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Energy Strategy for Romanians: The Energy Strategy must be designed in such a way as to diminish energy poverty


by Dumitru Chisalita, Energy Expert

Energy poverty, concept almost unknown until recently, even with different definitions, is increasingly often invoked and has become a permanent topic in several countries. Even if this concept takes into account mainly the poverty of residential consumers, it also affects the non-households. Fighting energy poverty has a synergic nature, energy efficiency, revenues of consumers, new technologies, the price of energy and its availability being the most important. They must be addressed unitarily and in a balanced manner. Neglecting some of them and emphasizing on others leads to apparently good results, but, in fact, they lead to a deeper poverty in the long run.

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Population below the poverty limit at EU level. Source: Eurostat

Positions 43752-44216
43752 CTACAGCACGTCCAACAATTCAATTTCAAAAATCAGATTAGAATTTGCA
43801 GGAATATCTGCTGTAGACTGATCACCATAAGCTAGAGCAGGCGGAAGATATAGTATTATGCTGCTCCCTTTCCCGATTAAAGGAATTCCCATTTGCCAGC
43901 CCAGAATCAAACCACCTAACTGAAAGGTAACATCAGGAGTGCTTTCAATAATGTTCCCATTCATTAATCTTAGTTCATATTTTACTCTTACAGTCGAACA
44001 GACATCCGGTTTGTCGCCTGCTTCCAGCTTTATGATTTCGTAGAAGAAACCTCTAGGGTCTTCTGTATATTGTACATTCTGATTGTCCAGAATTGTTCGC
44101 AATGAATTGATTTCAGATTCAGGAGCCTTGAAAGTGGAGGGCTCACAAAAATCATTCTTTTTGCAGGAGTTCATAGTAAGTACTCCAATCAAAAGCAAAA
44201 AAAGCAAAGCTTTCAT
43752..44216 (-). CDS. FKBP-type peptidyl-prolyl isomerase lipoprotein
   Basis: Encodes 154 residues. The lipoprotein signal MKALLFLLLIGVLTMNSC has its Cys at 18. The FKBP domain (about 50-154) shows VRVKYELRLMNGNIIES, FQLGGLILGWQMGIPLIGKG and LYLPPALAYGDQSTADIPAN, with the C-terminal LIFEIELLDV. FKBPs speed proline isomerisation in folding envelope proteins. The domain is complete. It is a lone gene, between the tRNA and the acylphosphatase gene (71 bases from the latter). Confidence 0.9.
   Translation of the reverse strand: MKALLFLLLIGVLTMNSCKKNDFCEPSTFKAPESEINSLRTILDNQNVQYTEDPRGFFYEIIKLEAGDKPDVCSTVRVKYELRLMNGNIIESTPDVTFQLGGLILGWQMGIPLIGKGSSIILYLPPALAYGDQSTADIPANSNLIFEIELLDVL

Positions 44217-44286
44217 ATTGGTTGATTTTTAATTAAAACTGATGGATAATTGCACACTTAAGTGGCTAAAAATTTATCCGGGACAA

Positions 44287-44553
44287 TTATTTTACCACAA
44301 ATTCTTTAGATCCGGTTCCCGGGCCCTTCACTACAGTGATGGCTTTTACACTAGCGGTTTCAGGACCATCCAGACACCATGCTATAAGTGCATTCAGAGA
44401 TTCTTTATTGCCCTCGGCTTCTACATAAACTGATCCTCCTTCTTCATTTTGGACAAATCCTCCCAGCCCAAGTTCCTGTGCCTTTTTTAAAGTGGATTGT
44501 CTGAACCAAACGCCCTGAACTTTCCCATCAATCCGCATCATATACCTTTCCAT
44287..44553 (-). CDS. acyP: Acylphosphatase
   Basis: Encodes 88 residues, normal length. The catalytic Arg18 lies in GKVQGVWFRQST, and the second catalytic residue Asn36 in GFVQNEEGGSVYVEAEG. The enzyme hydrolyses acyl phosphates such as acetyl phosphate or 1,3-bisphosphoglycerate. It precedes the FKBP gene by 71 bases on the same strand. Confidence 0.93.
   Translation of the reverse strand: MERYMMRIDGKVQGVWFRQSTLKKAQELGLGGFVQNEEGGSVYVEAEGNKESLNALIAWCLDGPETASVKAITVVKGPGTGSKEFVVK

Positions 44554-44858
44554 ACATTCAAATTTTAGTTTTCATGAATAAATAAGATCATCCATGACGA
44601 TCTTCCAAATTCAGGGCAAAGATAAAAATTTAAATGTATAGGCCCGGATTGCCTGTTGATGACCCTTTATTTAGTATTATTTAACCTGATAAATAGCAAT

Eurostat presents a map of the population below the poverty limit at EU level, which we consider to be similar as in the picture with energy poverty of EU’s population. Prices of electricity, gas and other fuels have continuously increased in the recent years, determining a higher energy poverty and increase in the number of vulnerable consumers. The subject matter of the opinion of the European Economic and Social Committee on energy poverty in the context of liberalization and economic crisis is not to determine the reasons of electricity price increase, but to highlight the need to protect vulnerable consumers, to avoid situations of energy poverty. Fighting against energy poverty must be a strategic priority, which must be addressed at all levels. The concept of energy poverty can be addressed at both macroeconomic and microeconomic levels. Access to electricity and gas in sufficient amounts and in conditions of quality for the industry, agriculture and remaining sectors is essential for the prosperity and competitiveness of a country. Its absence may lead to economic crises, unemployment and poverty in general. Energy poverty of residential consumers can be defined as the difficulty or incapacity to maintain proper conditions of temperature inside the home, as well as to uses other essential energy services at a reasonable price. Given the difficulties that persons with low incomes may face, we need to establish efficiency measures regarding energy consumption at consumers, reduce gas prices to end-consumers and financially support customers. The situation of energy poverty results from combining three main factors: the low level of revenues, energy consumption (efficiency) and energy prices. At EU level, the main cause of energy poverty is determined by the high level of gas and electricity prices. Thus, the high gas price is the reason for the existence of 50% of consumers considered vulnerable at EU level. This reason is followed by energy efficiency, which generates high consumption. The last place is held by the revenue of family members. In Romania, we believe the main cause of energy poverty is generated by high energy losses at the level of buildings, plus investment inefficiency and the inefficiency of using resources and energy equipment, with a share of 50%. Low revenues are the second reason and the gas price is the last one. Given these reasons, in order to really protect consumers, measures should be taken to diminish the primordial causes, so that the effect is really felt at consumer level. Streamlining and reducing gas consumption, corroborated with economic growth measures and, implicitly, the increase in consumers’ revenues would allow the reduction to more than half compared to the current situation of gas cost share in the familial budget. Energy poverty is not a phenomenon that can be easily measured, although it can be measured with variables such as incapacity to keep proper temperatures in houses (21% in EU27 according to Eurostat), the percentage of population with outstanding electricity bills (7% in EU27) or the number of homes with leaks, cracks or other problems affecting the building (18% in EU25, UE-SILC 2007 Study). According to the European Economic and Social Committee, most vulnerable social groups are those with the lowest revenues, such as people aged above 65, single parent families, persons affected by unemployment or those who benefit from social benefits. Moreover, in most cases, people with low incomes live in buildings with improper thermal insulation, which only worsens the energy poverty they face. The energy strategy must be conceived so as to provide the possibility to identify some concrete solutions to diminish energy poverty. I believe solutions against energy poverty should take precedence over energy independence concepts – an energy independent country, but poor (energetically, is a country with important vulnerabilities.

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